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Nobody can question Linfield's title credentials after Premiership win, says chairman



Linfield's Andy Waterworth celebrates with the Gibson Cup last year.

Linfield's Andy Waterworth celebrates with the Gibson Cup last year.

Linfield's Andy Waterworth celebrates with the Gibson Cup last year.

Linfield chairman Roy McGivern says his side's title credentials cannot be questioned after the Blues were awarded the league title.

The south Belfast side were four points above title rivals Coleraine when play was suspended at the end of March and have, after the final standings were decided on a points per game basis, been given a world-record-equalling 54th Irish League crown.

It was far from a normal end to the campaign but nonetheless, McGivern is adamant his side are worthy winners.

“Our manager, players and staff deserve enormous credit for their achievements this season," he said.

"We were playing catch-up in the League after our incredible European run at the start of the season but we had put ourselves in an excellent position to retain the title before the pandemic struck to halt sport and many aspects of our normal lives.

"We had established a four point lead over our closest rivals Coleraine but were also ten points ahead of Crusaders in third place so I don’t think anyone can question our title credentials.

“I would pay tribute to Coleraine who pushed us so hard this season and unfortunately we were all denied what could have been a very exciting climax to the season.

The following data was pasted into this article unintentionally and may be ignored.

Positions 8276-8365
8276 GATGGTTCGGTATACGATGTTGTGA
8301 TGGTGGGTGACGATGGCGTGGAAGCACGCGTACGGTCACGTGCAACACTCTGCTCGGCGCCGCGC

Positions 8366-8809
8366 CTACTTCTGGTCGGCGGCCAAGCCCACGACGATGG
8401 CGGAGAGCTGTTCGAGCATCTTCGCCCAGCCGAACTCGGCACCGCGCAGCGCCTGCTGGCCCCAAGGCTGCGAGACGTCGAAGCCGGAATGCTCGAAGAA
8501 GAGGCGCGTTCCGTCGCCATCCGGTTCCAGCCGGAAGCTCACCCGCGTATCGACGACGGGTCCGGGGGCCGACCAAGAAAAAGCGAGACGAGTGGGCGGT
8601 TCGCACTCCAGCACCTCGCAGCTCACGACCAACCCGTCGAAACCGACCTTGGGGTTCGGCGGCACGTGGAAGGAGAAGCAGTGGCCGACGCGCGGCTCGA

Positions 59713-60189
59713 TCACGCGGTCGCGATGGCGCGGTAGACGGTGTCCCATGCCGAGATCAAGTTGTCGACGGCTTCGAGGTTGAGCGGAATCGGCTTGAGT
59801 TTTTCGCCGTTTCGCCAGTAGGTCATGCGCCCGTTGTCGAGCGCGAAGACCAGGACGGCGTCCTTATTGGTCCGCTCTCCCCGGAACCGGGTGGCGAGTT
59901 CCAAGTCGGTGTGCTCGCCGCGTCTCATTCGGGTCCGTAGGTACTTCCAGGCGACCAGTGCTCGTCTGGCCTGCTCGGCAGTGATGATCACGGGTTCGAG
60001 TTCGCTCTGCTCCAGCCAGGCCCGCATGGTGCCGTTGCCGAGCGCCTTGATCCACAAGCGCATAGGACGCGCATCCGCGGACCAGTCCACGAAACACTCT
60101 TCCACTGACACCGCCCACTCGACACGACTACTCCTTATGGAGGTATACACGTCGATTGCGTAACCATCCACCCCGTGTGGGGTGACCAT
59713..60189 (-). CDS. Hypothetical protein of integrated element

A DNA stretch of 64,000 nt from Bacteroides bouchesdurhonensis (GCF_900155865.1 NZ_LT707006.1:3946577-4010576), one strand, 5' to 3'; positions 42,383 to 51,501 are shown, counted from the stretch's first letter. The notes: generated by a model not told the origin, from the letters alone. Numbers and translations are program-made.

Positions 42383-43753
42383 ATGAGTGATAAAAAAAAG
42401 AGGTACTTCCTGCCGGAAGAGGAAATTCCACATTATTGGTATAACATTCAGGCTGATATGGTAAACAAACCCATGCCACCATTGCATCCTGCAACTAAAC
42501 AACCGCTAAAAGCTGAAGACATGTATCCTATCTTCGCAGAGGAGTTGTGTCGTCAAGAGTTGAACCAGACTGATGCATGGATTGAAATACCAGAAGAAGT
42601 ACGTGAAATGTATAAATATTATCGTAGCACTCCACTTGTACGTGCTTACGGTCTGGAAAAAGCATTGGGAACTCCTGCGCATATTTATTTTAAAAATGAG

"I am sure that they and other clubs will come back stronger to challenge us next season and we look forward to getting back to football, with our loyal fans in attendance, in the not too distant future.”

It's a third title in four years for the Blues and a sixth major trophy under manager David Healy.

At the other end of the table, Institute have been relegated despite being three points behind Warrenpoint with what would have been seven games left to play in normal circumstances.

Perhaps unsurprisingly, they have been one of the clubs to register their disappointment at the conclusion to the campaign.

"From day one, I advocated that I didn't think any club should be punished unfairly, or lose out, because they were stopping the league," said manager Sean Connor earlier this week.

"We investigated a 14-team league. That way you were rewarding the teams below the league who had fought to get promoted, and you weren't punishing the teams that were at the bottom."

Belfast Telegraph